Slavery in the United States wasn’t abolished at the federal level until after the Civil War, but on this day in history, May 18, 1652, the first anti-slavery statute in the U.S. colonies was passed in what’s now the state of Rhode Island.
Though Rhode Island’s Quaker population was starting to question slavery and the relatively young colony was looking for ways to differentiate itself from neighboring Massachusetts, the law was never enforced and the demand for cheap labor prevailed.
The market for sugar and its related product, rum, was too compelling. During the colonial period, Rhode Island was one corner of what has been named the “triangular trade,” by which slave-produced sugar and molasses from the Caribbean were carried to Rhode Island and made into rum. The rum was then carried to West Africa and exchanged for slaves, to produce more sugar, more rum, and more slaves.
More importantly, laws at this time tended to contradict themselves because there was no uniform slave code that the colonies were supposed to follow. So for the rest of the 17th century, the colonies were in the process of carving out what their laws for slavery were going to look like, debating between enslaving Native Americans, using an indentured servitude system that was common in Europe, or relying on African slavery.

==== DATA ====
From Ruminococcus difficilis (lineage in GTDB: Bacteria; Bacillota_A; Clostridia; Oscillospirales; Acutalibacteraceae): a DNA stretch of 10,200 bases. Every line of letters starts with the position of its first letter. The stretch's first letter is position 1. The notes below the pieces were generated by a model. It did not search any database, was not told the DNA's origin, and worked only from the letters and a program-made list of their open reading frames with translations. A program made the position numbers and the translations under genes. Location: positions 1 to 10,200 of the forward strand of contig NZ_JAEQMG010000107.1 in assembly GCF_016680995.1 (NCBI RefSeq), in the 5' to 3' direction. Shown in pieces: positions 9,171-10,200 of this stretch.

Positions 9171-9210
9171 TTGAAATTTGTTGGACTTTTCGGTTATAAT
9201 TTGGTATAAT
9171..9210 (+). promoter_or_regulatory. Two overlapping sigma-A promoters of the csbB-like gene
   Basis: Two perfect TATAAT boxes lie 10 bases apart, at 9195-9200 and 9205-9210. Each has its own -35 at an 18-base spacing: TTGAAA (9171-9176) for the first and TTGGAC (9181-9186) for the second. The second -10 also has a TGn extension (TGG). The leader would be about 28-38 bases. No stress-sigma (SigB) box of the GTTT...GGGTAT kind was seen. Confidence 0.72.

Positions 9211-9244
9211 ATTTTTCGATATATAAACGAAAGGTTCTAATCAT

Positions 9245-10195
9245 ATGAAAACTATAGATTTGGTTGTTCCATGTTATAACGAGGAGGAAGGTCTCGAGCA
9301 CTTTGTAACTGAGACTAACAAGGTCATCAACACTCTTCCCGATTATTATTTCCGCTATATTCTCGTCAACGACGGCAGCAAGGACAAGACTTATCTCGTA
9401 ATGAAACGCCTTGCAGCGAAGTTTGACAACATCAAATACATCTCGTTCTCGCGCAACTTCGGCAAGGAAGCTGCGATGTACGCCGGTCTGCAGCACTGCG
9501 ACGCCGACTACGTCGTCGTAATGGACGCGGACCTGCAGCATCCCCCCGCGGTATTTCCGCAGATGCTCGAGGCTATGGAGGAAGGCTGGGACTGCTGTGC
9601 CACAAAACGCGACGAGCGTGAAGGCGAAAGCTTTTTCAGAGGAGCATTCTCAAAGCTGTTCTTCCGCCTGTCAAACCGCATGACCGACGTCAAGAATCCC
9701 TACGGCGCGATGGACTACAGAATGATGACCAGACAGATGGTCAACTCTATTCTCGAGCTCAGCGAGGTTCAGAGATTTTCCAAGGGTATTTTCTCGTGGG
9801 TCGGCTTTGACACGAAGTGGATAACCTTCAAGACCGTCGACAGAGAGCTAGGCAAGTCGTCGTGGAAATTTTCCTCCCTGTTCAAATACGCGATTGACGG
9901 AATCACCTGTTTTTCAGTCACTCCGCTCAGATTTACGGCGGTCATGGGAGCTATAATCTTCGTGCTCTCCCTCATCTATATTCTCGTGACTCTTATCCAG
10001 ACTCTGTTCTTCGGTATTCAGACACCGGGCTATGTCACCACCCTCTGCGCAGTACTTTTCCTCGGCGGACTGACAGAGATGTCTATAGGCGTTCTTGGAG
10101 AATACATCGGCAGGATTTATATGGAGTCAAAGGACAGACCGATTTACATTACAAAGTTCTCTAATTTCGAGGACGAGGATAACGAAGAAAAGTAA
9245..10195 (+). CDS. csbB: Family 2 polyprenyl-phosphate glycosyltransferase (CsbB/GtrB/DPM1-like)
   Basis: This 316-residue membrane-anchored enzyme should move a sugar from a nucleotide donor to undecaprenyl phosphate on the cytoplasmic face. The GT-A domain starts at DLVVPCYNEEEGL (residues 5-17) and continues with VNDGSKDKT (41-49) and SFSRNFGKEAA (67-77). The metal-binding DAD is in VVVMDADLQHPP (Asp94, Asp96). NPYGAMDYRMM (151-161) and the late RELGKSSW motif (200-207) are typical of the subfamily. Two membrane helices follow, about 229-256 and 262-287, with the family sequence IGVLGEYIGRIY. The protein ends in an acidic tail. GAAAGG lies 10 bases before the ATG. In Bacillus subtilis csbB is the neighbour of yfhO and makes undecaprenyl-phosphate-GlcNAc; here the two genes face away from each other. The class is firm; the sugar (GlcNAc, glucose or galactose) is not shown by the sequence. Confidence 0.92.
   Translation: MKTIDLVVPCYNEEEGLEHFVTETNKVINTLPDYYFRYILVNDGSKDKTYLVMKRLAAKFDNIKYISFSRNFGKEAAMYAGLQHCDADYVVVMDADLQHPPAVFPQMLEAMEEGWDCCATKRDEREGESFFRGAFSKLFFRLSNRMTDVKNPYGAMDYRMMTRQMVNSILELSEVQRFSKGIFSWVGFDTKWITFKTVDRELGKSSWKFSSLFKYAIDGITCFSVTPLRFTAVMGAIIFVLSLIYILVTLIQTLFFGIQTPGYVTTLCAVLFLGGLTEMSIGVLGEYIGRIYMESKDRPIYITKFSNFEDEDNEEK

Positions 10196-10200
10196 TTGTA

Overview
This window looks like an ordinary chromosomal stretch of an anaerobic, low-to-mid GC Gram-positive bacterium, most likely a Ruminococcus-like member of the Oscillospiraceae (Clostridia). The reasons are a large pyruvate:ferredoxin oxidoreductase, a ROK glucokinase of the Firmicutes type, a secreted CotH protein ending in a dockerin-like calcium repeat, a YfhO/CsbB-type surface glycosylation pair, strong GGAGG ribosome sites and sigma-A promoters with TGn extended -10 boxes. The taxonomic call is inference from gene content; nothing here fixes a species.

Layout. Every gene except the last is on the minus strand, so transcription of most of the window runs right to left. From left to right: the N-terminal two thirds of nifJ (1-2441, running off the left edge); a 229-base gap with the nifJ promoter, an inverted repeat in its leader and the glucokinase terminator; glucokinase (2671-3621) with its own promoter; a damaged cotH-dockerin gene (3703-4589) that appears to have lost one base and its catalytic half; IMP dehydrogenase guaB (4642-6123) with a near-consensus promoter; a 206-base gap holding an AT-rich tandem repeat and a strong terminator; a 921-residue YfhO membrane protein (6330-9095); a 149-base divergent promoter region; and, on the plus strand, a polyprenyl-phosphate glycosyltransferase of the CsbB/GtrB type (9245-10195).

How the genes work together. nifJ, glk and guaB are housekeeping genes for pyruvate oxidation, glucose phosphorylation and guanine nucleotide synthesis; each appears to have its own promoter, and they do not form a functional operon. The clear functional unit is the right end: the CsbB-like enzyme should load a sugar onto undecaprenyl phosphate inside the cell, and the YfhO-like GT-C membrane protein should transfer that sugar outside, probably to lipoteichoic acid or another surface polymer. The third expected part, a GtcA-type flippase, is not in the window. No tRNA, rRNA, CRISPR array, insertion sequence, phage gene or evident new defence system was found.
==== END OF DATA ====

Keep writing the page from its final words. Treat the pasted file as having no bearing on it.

By the 18th century, many colonial officials had settled on a system of race-based slavery. That 1652 municipal law was superseded by a 1703 law passed by the Rhode Island General Assembly that legally recognized black and Native American slavery and whites as their owners.
By 1750 Rhode Island had the highest percentage of enslaved people in New England. Ten percent of Rhode Islanders lived in bondage, which was twice the northern average.
In 1783, Moses Brown and other American abolitionists waged a petition campaign to abolish slavery. After a contentious battle, the General Assembly of Rhode Island passed the Gradual Emancipation Act of March 1, 1784. According to this act, children born to slaves would not remain slaves and masters could release their healthy slaves between the ages of 21 and 40 without assuming financial responsibility.